Tomorrow’s release of Patch 5.3 brings a few changes that are important to know for Resto Druids. As such, I thought it might be worthwhile to go over a few things that you want to be aware of and ready to handle upon arriving home and logging in!
What to Expect!
Healing abilities and spells which automatically pick targets now follow consistent rules for tageting logic. Targets with lower % health will be preferred, and players are weighted more heavily than pets”
What, exactly, does this mean? It means that if you cast WG while everyone is at full life it will favor players instead of pets! This is a pretty great change all around, and one that will be favorable for resto druids.
Tranquility now targets 12 raid members (up from 5) each time it heals when used in a 25-play instance.
This is pretty great change for druids raiding 25s. While I’m not entirely sure it’s going to really even the mitigation playing field, it is certainly a step in the right direction and will give tranquility a bit of a much needed boost in 25s. As always, I encourage you to find the best time to utilize tranquility in each encounter and maximize its use throughout the fight. There are lots of prime opportunities for Tranquility in ToT!
Ironbark now has a cooldown of 60 seconds, down from 2 minutes.
This is another pretty great change for Resto, and helps add a little more diversity to the resto toolkit. At 60 seconds, ironbark can (and should!) be tossed around freely on your raid anytime someone is in danger and could use the extra survival.
Swiftmend’s area-of-effect component now heals injured allies within 10 yards, up from 8 yards
While not a bad change for swiftmend, I’m not entirely confident that it’s going to have much of an overall impact on the ability. As it is, you either dump it on melee (or another clumped up group) or opt to use it on a single target (such as the tank, or someone in need of quick healing). The extended range won’t hurt, but I don’t really think it’s anything that is going to have a significant impact on our overall output either.
Wild Mushroom: Bloom: Healing from this spell has been increased by 100%, which includes all bonus healing from Rejuvenation overhealing. In addition, the radius has been increased to 10 yards (up from 8).
Oh Mushrooms. You have the potential to be something great, and yet we are still brought down by your cumbersome placement mechanic and overall lack of cohesion with the resto toolkit.
This change is a good one for Mushrooms – bigger heal, larger heal radius – but still suffers all of the main issues of the base spell itself. When I was talking about this with Brade the other day we decided that 2/5 of the time mushrooms will be largely overheal; 2/5 of the time mushrooms will be in the wrong spot at the time they need to be used; and 1/5 of the time mushrooms will work as intended and be moderately awesome. It’s just really hard to get excited about a buff to a spell that is horrendous in practice.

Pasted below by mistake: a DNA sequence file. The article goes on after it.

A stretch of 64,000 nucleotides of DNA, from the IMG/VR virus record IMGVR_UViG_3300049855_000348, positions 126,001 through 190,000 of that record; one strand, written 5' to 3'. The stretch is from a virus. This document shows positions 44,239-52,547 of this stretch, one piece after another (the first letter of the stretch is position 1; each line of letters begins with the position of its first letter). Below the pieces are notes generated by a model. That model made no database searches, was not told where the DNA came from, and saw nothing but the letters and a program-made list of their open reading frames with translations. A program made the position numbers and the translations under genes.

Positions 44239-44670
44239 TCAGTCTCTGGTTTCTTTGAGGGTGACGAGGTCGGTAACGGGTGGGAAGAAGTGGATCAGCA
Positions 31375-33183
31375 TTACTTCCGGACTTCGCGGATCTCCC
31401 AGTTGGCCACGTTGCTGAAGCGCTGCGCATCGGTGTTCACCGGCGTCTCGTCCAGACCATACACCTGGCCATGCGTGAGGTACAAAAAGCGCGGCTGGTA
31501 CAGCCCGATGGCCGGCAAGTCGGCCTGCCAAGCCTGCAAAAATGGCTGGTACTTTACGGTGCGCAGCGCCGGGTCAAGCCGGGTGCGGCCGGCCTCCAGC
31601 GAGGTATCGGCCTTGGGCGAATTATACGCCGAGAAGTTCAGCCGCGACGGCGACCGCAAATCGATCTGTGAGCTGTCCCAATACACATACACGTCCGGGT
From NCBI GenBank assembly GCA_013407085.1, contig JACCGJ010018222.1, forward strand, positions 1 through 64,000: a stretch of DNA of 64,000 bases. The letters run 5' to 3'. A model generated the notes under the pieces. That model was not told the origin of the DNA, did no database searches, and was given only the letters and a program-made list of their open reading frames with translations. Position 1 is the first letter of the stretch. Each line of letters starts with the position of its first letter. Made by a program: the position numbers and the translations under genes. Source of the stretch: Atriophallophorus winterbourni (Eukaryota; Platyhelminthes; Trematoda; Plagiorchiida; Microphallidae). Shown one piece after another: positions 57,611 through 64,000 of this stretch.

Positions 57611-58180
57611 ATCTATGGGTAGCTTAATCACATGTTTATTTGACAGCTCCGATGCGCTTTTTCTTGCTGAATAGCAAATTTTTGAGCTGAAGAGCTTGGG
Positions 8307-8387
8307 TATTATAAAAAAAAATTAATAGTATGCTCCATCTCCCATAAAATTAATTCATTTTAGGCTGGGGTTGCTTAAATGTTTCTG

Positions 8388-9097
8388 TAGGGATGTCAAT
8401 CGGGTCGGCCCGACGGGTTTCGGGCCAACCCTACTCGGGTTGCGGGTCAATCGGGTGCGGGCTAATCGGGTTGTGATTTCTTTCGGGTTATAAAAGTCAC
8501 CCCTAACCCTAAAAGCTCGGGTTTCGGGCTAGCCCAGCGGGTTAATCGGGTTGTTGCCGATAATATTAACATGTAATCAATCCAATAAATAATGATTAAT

In places mushrooms were good previously, they will be even better now. In places where mushrooms make you want to kill small kittens, well…just remember that neighborhood cats will be missed.
All of that being said, the buff to mushrooms will make a single mushroom more potent, so it may be worthwhile during downtime to spread some out amongst the ranged in encounters that are very mobile and it is unlikely there will be given stack points or the melee will be all over the place (for example, I find they are pretty great during Ji-Kun’s Quills, or to quickly top up damage from Caw). Let them charge and use them during raid damage to help top folks up. It will also likely be worthwhile to try to plan in advance to drop them for significant damage phases. While it would be nice if they retained at least some of their charge if you have to replant them, it will be smart to try to keep them planted in key locations when applicable.
Force of Nature is no longer on global cooldown and summons a single Treant. The Treant no longer has a control bar, immediately uses it special abilities on the Druid’s current target and accumulates 1 charge every 20 seconds up to a maximum of 3 charges. Restoration version of the Treant now casts Swiftmend on the Druid’s target when summoned. This version of Swiftmend does not require or consume a heal-over-time effect on the target.
While this is a significant upgrade to this talent – it will be very hard pressed to be competitive with ToL or SotF. There may be times where it might be useful, but its usefulness is not likely to be outweighed when compared against SotF or ToL. My advice would be to play around with it in LFR, see if you like it, but to continue to stick with your preferred staples in this tier as I still don’t foresee FoN outperforming either of the other abilities available.
Important Changes that aren’t Resto Specific, but you should still know about!
Players can now choose to receive loot for specializations other than the one that’s currently active. This feature can be accessed by right-clicking on the character portrait and selecting the option from the drop-down list. Loot specialization is available for bonus rolls, Raid Finder, and Pandarian quest rewards
This is a fantastic change, and one that I hope will prevent people from queuing into raid finder as a healer/dps and then changing specs to their preferred roll. It should also significantly help with the acquisition of off spec gear via raid finder.
Protection for bad luck streaks have been added to bonus rolls. Each bonus roll that does not provide loot has a progressively better chance to award loot to the player